SACRAMENTO, Calif. — In the hardest-hit state in the hardest-hit country, 500,000 deaths from coronavirus take on special significance. This is especially true in a city like Sacramento, whose population is roughly comparable to the number of people lost to COVID-19.
Dr. Payal Kohli, ABC10's medical expert, said she was sad when she woke up this morning and realized the grim milestone the country had passed.
“I look back to just about a year ago when we had our first death, and I really never thought we’d be here," Kohli said.
She added that it is important to take a moment to remember the lives lost.
“I really urge every American to take that moment of reflection today with President Biden. Sit down and don’t just think about the number, but think about the people,” Kohli said.
It’s a sentiment echoed by Sacramento County’s public health officer Dr. Olivia Kasirye.
“Sometimes when people are thinking about a number, it might not hit home. But when you think about it more in terms of what you know, for example thinking about the entire city of Sacramento, that’s huge, that’s a huge impact,” Kasirye admitted.
“Think about every one of your neighbors, every one of your friends, every one of your family members in the entire city of Sacramento, gone in a span of a year,” Kohli said.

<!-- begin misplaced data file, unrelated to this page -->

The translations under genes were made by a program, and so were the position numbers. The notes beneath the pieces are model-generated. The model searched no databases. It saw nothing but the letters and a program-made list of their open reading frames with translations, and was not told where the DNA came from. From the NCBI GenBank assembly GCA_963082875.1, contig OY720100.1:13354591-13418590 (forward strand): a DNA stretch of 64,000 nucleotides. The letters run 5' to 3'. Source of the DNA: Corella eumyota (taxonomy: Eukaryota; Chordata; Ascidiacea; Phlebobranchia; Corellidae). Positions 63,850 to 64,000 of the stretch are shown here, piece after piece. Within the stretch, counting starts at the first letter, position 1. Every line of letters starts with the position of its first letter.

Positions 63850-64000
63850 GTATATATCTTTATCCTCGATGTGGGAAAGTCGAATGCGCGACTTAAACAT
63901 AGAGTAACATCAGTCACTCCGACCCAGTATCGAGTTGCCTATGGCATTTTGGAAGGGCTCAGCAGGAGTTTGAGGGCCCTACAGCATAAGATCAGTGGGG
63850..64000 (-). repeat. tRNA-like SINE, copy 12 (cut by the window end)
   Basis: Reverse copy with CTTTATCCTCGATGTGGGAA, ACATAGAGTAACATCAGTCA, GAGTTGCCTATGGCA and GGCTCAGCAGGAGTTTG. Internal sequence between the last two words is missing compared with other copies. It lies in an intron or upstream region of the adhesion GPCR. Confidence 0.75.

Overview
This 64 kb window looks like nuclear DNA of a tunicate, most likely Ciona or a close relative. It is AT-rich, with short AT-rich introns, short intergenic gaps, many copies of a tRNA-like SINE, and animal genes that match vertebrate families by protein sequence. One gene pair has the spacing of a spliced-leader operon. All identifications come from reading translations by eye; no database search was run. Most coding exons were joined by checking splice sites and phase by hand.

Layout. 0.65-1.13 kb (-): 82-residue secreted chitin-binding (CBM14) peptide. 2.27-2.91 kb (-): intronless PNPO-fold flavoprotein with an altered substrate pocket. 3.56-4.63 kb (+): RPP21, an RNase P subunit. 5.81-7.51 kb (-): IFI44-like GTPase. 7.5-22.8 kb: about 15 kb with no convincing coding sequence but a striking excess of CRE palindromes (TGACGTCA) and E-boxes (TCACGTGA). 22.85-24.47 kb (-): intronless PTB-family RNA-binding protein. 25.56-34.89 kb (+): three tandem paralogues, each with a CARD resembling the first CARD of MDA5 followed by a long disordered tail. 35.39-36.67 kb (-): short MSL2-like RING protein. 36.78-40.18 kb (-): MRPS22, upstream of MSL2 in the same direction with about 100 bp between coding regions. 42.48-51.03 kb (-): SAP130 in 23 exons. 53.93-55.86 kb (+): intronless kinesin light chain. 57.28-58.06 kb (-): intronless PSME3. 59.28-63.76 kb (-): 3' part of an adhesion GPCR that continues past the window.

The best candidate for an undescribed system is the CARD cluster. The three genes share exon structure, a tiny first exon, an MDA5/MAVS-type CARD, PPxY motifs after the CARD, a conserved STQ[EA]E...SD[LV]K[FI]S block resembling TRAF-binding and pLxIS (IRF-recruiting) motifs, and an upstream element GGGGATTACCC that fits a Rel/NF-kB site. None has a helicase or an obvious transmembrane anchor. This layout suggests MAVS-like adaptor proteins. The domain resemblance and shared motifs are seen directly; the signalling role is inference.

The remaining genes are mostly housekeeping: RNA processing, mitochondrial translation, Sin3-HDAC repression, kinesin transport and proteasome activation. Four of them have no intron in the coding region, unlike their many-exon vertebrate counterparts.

Kasirye sees the impact of the disease on Sacramento daily.
“We hear those stories, we read about the suffering from the hospital reports and we need to do everything we can to reduce that suffering,” Kasirye said.
The numbers don’t lie.
“For Sacramento County, it’s over 92,000 cases that have been reported and over 1,400 deaths,” Kasirye said.
Another grim reality, 500,000 deaths is more than the casualties of World War I, World War II, the Korean War and the Vietnam Wars combined.
“Because of everything that’s happened, we’ll already have made history, but I don’t want to make any more history. At this point, I really hope that the worst of it is behind us,” Kohli said
ABC10 Health Expert Dr. Payal Kohli talks about the milestone of hitting 500,000 deaths from COVID-19 and what that means for the U.S. as a country in the fight.